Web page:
take the mickey (out of someone or something)(redirected from taking the mickey out of)
take the mickey (out of someone or something)
To tease, mock, or ridicule (someone or something); to joke or kid around (about someone or something). (A variant of "take the piss (out of someone).") Primarily heard in UK, Ireland. If you are so serious-minded that you can't take the mickey out of yourself every once in a while, you're going to have a hard time enjoying most of life. It really hurt Steph's feelings to know that the group had been taking the mickey out of her that whole time. Brian was a bit of a troublesome student and tended to take the mickey whenever class began.
take the mickeymainly BRITISH, INFORMAL
COMMON If you take the mickey out of someone or something, you tease them or make jokes about them in a way that causes them to seem ridiculous. He started taking the mickey out of Joe because he's bald. I didn't know whether Neville was taking the Mickey out of me or not. Hey, are you taking the mickey? Note: You can also say that someone or something takes the mick out of someone or something. He's created a comedy that takes the mick out of absentee fathers and selfish mothers. Note: When someone behaves like this, you can call their behaviour mickey-taking. You can also call an instance of it a mickey-take. Until puberty I was really quite plump and had to put up with all the mickey-taking that went with it. It was actually a big mickey-take. Note: This expression may be based on rhyming slang. `To take the Mickey Bliss' means `to take the piss', a very rude expression which means to tease or make fun of someone. `Piss' is a slang word for urine.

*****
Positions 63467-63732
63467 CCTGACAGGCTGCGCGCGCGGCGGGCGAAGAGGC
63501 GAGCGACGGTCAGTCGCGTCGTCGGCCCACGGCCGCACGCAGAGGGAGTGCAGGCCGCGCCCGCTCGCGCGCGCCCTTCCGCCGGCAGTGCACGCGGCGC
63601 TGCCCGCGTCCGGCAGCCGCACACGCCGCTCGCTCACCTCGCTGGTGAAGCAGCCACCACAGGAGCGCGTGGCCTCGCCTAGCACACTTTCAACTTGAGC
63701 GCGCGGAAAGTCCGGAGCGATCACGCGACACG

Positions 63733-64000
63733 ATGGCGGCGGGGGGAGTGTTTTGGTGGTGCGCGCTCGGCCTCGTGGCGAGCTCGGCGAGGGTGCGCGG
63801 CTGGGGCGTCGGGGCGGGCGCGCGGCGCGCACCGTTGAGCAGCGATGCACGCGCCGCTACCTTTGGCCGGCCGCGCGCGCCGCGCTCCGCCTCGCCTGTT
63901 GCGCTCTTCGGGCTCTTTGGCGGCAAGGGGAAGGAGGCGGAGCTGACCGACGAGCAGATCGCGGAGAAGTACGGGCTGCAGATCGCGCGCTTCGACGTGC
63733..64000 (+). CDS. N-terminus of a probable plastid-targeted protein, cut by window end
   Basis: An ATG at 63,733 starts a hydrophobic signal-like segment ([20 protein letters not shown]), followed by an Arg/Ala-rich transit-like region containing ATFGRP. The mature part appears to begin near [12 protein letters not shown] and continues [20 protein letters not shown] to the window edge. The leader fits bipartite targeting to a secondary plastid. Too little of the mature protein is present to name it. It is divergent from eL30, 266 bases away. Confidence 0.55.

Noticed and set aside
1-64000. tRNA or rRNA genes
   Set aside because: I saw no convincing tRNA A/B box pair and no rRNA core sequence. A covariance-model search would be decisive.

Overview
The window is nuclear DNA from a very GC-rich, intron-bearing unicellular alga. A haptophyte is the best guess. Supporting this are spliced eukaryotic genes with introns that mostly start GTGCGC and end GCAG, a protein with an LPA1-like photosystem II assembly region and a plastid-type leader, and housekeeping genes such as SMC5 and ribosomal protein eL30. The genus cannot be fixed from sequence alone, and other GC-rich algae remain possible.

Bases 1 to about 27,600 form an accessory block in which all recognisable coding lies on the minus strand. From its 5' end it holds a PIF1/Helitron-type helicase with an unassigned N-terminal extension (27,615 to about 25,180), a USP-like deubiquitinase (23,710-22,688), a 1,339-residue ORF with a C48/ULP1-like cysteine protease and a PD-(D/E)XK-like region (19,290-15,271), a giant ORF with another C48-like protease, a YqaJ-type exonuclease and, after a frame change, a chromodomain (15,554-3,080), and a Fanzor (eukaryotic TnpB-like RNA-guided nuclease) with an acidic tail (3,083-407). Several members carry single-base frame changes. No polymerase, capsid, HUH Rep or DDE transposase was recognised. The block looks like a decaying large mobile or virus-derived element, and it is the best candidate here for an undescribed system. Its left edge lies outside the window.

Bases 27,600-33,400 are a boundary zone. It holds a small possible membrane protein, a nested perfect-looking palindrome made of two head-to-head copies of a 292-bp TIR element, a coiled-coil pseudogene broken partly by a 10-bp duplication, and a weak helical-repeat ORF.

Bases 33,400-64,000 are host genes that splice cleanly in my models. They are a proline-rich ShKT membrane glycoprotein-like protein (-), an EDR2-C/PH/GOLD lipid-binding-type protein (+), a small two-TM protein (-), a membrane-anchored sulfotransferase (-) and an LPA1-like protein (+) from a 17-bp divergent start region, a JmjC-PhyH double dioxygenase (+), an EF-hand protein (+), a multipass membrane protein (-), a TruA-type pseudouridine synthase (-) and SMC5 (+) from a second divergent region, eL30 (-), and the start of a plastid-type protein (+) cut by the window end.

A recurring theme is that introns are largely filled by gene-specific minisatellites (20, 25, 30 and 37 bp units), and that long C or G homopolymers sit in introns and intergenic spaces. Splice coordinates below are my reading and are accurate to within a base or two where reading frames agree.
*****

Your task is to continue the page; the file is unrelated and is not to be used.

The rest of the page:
take the mickeytease or ridicule someone, especially in an unkind or persistent way. informal, chiefly British
The origin of this phrase is unknown; take (or extract ) the Michael is a humorously formal variant.
take the mickey out ofChiefly British
To tease or mock (someone).